Just break it off. Be kind, but firm. It's possible to convey your seriousness with letting her know the timeline of your decision to break-up. There's no good way or reason to say, "I've been thinking about dumping you for a while." If you haven't had sex in the last seven months of a 18-month relationship, I doubt this will come as a complete shock. You know her better than us, so keep yourself safe in case her temper flares.

Personally, I would be insulted if I were offered a rental from the person breaking things off with me. You do NOT want to be her landlord. No no. I would explain that you will give her some time to find a place to stay, and that you're not kicking her out at that moment.
posted by Katine at 10:35 AM on July 19, 2012 [9 favorites]

Oh and finally, you might want a witness. If there is a physical altercation or she self-harms and then blames you, it could have life-ruining consequences. Stay safe.
posted by the young rope-rider at 10:36 AM on July 19, 2012 [9 favorites]

It would be healthiest for both of you guys if you didn't potentially have to contact each other once a month about things such as a late rent check, leaking faucet, clogged toilet, etc. Break up with her, give her 1-2 months to find a place (as someone above said, 1 month might not be enough if all apartments she finds start on Aug 1), and then if she is really having trouble finding a place, you can offer your apartment or house for rent if she gets desperate. But give her the chance to move on without your help. She might also view your offer to help her as an opportunity to stay in touch with you and perhaps change your mind. Let the break up sink in completely, so that even if you do end up renting to her, she will not have those thoughts in her mind by then. Also, I'm sure you know this, but once you break up with her, make sure you don't sleep with her, or sleep in the same room.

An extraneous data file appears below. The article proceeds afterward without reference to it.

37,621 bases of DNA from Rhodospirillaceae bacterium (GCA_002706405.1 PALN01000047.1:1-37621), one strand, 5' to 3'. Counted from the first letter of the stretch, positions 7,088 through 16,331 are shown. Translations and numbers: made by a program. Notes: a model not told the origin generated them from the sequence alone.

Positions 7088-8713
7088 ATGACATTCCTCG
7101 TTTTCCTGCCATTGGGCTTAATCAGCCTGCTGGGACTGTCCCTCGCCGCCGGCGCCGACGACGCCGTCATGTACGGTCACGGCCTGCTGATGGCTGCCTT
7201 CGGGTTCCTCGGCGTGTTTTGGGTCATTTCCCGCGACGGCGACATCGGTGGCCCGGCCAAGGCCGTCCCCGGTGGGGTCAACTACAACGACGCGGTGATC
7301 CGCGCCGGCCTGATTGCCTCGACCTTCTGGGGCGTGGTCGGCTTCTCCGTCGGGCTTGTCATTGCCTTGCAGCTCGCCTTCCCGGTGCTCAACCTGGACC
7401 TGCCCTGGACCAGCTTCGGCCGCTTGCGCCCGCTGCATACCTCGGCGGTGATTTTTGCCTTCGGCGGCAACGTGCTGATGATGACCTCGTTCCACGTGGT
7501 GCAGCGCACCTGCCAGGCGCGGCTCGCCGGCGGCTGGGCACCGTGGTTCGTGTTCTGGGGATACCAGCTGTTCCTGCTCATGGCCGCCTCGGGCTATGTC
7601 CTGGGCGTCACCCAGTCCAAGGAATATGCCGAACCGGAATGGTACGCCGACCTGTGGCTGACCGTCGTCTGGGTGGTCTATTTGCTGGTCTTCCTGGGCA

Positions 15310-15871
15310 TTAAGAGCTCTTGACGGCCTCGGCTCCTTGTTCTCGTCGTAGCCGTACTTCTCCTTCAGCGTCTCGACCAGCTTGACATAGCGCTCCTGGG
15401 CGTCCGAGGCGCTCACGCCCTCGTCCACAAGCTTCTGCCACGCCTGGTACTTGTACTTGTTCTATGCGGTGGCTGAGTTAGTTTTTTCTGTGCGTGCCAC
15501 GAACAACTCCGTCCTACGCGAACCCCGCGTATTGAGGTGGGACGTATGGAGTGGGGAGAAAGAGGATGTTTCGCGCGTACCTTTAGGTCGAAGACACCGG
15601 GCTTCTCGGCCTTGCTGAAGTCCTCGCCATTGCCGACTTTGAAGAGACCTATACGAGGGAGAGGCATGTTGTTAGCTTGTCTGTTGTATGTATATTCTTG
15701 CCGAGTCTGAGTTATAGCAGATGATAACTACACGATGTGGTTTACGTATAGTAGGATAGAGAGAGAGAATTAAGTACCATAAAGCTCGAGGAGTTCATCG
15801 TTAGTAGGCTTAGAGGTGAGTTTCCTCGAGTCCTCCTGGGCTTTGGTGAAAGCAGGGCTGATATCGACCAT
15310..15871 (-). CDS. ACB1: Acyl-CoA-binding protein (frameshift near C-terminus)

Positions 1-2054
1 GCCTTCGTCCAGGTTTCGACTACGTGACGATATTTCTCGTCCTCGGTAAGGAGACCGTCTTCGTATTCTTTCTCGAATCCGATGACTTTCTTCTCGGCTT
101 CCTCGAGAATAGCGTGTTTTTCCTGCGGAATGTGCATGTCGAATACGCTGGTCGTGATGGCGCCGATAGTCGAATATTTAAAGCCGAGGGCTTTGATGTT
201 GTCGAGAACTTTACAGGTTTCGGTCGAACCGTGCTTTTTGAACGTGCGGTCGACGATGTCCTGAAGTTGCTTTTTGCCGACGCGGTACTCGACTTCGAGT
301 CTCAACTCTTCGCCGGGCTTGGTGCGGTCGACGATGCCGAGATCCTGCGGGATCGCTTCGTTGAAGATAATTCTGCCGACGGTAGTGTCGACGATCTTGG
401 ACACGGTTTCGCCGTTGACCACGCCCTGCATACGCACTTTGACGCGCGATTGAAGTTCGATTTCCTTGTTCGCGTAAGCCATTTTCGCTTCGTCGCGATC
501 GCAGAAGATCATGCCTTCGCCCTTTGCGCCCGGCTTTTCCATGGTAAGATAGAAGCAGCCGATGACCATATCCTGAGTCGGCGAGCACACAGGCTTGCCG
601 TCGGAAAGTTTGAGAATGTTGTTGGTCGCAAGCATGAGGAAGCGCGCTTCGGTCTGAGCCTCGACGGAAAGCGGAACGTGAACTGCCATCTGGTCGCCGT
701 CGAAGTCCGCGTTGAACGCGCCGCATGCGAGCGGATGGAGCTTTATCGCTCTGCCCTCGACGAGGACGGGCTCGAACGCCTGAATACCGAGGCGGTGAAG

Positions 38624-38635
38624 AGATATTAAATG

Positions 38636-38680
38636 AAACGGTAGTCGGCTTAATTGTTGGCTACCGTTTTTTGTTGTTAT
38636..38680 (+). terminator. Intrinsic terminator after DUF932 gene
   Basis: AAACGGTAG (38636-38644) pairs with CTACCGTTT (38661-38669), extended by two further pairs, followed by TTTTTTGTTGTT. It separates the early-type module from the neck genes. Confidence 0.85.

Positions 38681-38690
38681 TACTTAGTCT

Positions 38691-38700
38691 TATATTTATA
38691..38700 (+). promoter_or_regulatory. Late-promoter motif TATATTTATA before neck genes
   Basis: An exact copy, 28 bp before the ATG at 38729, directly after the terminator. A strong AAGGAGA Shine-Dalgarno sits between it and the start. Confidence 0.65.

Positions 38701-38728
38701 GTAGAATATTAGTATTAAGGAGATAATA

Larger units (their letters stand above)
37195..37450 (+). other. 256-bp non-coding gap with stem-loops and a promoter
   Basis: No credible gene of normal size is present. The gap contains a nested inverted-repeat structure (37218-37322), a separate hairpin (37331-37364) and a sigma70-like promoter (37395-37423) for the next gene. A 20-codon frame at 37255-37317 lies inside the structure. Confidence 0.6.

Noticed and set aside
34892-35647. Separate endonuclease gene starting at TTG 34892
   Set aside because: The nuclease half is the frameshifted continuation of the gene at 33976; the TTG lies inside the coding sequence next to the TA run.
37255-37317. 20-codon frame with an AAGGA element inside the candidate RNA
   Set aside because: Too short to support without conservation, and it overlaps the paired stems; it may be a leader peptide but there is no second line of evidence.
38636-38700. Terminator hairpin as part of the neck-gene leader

posted by never.was.and.never.will.be. at 10:58 AM on July 19, 2012

Absolutely do not rent to your soon-to-be-ex. That is all kinds of drama and hassle to deal with. Plan on never speaking to her again once she moves out. This is best for both of you.